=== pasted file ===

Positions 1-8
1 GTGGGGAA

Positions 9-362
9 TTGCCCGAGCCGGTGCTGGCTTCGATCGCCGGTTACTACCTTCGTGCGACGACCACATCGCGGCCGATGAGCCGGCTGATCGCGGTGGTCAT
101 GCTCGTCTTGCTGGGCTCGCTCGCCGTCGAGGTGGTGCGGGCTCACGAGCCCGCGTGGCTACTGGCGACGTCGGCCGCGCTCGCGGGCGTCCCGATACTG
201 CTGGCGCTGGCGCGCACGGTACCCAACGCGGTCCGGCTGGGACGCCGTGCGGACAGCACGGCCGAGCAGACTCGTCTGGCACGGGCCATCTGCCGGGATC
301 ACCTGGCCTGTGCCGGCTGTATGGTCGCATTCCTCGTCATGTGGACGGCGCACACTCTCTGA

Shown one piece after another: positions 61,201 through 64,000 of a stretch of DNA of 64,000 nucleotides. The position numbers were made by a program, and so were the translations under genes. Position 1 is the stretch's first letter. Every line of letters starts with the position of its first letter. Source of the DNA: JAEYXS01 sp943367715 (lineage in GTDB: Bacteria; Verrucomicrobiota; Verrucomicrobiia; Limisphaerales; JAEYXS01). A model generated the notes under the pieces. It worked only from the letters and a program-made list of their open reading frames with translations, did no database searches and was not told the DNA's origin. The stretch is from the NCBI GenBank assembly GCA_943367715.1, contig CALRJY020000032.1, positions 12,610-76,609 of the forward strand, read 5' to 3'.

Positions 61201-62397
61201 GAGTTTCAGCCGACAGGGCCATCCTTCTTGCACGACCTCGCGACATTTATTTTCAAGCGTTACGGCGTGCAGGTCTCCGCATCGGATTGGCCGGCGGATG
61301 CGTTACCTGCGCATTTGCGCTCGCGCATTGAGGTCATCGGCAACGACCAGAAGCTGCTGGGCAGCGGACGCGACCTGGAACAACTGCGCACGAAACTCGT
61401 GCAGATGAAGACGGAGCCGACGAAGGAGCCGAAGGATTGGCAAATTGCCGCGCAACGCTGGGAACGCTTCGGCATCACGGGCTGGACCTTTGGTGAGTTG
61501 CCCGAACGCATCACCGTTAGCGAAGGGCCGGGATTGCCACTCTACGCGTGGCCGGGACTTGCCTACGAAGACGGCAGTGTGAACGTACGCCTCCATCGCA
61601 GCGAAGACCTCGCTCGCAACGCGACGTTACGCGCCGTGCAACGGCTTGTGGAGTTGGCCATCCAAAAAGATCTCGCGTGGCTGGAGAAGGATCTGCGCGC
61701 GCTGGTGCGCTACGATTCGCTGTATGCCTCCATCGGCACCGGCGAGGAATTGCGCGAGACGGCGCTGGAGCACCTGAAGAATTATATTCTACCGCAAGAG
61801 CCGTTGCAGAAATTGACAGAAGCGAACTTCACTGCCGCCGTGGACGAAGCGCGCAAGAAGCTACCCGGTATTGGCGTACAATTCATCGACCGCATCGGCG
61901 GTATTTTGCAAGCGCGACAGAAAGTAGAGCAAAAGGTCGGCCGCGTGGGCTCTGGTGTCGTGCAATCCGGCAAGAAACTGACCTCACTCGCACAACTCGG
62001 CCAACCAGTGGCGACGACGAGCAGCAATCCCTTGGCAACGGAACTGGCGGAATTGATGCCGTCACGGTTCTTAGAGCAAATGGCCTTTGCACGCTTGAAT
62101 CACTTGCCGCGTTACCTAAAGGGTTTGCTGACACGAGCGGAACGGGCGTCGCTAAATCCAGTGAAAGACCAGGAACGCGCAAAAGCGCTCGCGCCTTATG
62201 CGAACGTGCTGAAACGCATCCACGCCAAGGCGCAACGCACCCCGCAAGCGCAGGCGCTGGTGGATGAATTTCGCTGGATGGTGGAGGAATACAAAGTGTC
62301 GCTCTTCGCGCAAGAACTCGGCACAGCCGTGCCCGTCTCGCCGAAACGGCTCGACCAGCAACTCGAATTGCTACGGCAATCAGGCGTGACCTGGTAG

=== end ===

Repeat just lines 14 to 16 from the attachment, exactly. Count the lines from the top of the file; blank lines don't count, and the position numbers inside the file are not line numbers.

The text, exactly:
61601 GCGAAGACCTCGCTCGCAACGCGACGTTACGCGCCGTGCAACGGCTTGTGGAGTTGGCCATCCAAAAAGATCTCGCGTGGCTGGAGAAGGATCTGCGCGC
61701 GCTGGTGCGCTACGATTCGCTGTATGCCTCCATCGGCACCGGCGAGGAATTGCGCGAGACGGCGCTGGAGCACCTGAAGAATTATATTCTACCGCAAGAG
61801 CCGTTGCAGAAATTGACAGAAGCGAACTTCACTGCCGCCGTGGACGAAGCGCGCAAGAAGCTACCCGGTATTGGCGTACAATTCATCGACCGCATCGGCG